Hardness test systems use an indenter probe which is displaced into a surface under a precise load. The indentation normally comes with a defined dwell time. Traditional mechanical testing requires the measurement of the indentation’s size or depth in order to determine hardness. Hardness testing comes in two ranges: macrohardness and microhardness. Macrohardness includes testing with an applied load above 1 kg or around 10 Newton (N). Microhardness testing that has applied loads not reaching 10 N, is often reserved plated surfaces, thin films, smaller samples or thin specimens. There are two very common microhardness methods used today, and they are the Vickers and Knoop hardness tests.
For greater accuracy and repeatability of results, Microhardness Testing Los Angeles testing should account for sample size, environment and preparation effects. Samples have to fit in the sample stage and be in a position that is perpendicular to the indenter tip. A really rough surface could reduce indentation data’s accuracy; a tested method for polishing samples is the safest. The microhardness tester must be in complete isolation from vibrations. If samples vary in grain size or have several phases, statistical data is a must.
The Vickers hardness test utilizes a Vickers indenter that is pushed into a surface at a particular force sustained for around 10 seconds. Once the indentation is completed, the resulting indent is examined optically to determine the lengths of the diagonals, which is important in determining the size of the impression.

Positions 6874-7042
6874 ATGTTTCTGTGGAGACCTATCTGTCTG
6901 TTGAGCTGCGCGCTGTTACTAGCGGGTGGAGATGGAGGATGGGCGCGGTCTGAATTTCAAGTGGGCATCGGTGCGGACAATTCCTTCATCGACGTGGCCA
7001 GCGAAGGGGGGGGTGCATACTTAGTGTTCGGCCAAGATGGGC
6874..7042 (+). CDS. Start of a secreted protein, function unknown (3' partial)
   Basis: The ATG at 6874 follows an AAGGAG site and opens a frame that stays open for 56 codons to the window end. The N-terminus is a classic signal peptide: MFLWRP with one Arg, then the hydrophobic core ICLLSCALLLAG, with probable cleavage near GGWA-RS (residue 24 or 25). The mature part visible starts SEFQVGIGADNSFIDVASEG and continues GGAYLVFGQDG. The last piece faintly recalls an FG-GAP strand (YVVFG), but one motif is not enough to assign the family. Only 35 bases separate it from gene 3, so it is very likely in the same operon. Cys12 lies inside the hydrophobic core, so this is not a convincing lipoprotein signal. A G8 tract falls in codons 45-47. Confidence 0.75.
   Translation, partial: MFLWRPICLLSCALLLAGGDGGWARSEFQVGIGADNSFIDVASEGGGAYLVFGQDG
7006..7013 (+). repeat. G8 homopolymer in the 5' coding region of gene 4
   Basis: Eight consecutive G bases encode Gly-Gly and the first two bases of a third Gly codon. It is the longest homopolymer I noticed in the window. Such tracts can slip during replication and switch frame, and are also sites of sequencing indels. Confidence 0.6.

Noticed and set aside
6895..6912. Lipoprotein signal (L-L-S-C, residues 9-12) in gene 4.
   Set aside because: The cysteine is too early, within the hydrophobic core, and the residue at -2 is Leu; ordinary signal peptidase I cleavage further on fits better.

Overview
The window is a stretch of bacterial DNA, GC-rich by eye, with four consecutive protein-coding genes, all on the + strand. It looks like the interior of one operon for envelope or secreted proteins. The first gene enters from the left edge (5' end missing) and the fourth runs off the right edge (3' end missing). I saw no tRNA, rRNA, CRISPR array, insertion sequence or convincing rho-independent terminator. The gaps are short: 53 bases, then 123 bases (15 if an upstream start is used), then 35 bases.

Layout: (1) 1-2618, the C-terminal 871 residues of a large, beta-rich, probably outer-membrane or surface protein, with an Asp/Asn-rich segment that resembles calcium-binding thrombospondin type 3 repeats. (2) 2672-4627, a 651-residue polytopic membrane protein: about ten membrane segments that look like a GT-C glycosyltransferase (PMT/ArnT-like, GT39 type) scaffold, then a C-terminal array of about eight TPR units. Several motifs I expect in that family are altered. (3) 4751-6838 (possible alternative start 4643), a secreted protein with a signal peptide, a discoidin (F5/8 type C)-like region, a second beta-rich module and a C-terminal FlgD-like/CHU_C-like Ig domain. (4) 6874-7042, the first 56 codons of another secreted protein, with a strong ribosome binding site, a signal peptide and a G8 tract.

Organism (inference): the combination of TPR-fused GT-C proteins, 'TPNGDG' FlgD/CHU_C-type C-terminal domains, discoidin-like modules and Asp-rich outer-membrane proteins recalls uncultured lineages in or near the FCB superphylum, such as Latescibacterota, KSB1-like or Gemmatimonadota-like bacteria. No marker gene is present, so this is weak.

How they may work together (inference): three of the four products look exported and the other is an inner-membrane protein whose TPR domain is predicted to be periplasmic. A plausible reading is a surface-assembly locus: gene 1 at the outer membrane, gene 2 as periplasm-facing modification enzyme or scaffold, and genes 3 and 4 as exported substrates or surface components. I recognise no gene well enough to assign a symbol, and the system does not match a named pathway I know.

Some degree of operator bias in this procedure must be expected, specifically in the lower range of the applied load. As per ASTM E384-11, the length of indentation diagonals must be greater than 17 microns. For coated samples with coating thicknesses less than 60 microns, this test does not apply.
For several kinds of samples, the contact depth is different from the displacement depth since the surrounding material becomes elastically deflected during the indentation process. Aside from the above, this effect will also influence accuracy and precision for microhardness data at http://burbanksteel.com/services/.
Similar to the Vickers hardness test is the Knoop hardness test, another microhardness technique. The procedure involves a Knoop indenter pushing into a surface in order to measure hardness. However, the more rectangular or elongated shape of the Knoop indenter makes it look different from a Vickers indenter, which is used in microhardness testing, or a Berkovich indenter, which is used in nanoindentation. The Knoop hardness test method is often used for the microhardness testing of lighter loads, and requires meticulous sample preparation. Knoop hardness testing is done on samples requiring indentations to be close together, or on the tip of a sample, both being benefitted by the different probe shape.
For a pre-set dwell time, an assigned load will be applied. The Knoop test method only makes use of the long axis, in contrast to the Vickers hardness method. Making use of a chart, the resulting indentation measurements will then be converted to a Knoop hardness number.